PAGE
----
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Nigerian Journal of Clinical Practice

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The role of blood transfusion on the prevalence of hepatitis c virus antibodies in children with Sickle Cell Anaemia in Enugu, south East Nigeria

O.S Ejiofor, B.C Ibe, I.J Emodi, A.N Ikefuna, G.C Ilechukwu, C Ilechukwu, G Emechebe

Abstract


Background: The hepatitis C Virus (HCV) has become an important cause of chronic liver disease and liver cancerworldwide. Blood transfusion is one of the importantmodes of transmission. There is need to study the prevalence among those at risk such as sickle cell anaemia (SCA) patients. Such information will broaden knowledge of the problemamong SCA patients transfusedwith blood in this part of the country. Objective: To determine the prevalence of HCV antibodies among children with SCA transfused with blood in Enugu, compared with their non transfused counterparts as well as the roles of blood transfusion and traditional surgery in the prevalence of HCV infection. Methodology: The study was conducted among 269 children with SCA attending the paediatrics sickle cell clinic at University of Nigeria Teaching Hospital (UNTH) Enugu,with 136 transfused SCA patients as subjects and 133 age and sexmatched non-transfused SCA who served as controls.Results: The results showed an HCV antibody prevalence of 6.6% among the transfused and 5.3% among the non-transfused (controls) SCA patients (P=0.610). There was positive association between number of transfusions and HCV seropositiviy, such that thosewho had received 4 ormore units of blood had a prevalence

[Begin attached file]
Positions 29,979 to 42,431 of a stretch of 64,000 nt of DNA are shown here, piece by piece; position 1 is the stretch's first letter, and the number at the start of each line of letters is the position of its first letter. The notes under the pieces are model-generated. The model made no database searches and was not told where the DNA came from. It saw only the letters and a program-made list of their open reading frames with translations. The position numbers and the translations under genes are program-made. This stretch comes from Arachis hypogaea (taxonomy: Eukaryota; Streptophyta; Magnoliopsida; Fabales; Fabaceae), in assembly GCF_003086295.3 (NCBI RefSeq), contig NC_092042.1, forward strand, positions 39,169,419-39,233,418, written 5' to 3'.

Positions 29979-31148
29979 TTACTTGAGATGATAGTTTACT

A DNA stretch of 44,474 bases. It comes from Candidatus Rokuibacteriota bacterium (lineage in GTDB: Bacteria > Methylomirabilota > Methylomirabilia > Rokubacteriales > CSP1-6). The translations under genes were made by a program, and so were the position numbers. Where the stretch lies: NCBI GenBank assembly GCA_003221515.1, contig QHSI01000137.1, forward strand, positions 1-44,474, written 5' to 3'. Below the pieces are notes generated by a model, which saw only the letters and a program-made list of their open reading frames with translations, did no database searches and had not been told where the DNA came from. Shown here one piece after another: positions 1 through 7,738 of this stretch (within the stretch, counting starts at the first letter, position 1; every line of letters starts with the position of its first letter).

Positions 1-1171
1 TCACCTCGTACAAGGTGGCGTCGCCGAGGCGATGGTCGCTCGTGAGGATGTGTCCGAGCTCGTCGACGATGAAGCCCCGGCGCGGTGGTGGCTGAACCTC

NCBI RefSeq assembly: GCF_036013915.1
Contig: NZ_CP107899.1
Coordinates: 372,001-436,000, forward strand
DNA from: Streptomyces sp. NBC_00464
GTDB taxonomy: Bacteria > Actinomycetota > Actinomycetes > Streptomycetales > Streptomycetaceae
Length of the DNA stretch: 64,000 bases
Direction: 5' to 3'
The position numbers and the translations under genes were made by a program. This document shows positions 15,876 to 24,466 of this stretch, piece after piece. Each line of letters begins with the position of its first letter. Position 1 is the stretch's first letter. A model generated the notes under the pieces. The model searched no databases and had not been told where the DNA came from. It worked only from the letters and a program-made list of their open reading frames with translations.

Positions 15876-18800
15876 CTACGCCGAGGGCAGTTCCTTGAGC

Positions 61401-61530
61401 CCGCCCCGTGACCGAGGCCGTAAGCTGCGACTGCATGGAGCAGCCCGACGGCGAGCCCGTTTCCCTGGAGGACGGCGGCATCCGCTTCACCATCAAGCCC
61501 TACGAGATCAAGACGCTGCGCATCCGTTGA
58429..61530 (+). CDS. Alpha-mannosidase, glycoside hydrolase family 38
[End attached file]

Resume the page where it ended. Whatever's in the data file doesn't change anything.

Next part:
rate of more than 50% (P = 0.001). The influence of scarifications on the prevalence of antibodies to HCV (antiHCV) for the non transfused (controls)was statistically significant (P= 0.001). Conclusion: HCV infection is not uncommon in children with SCA. The prevalence of HCV infection in transfused SCA patients is not significantly higher than their age/sexmatched controls.

Keywords: Blood transfusion,HepatitisC, Sickle cell anaemia.




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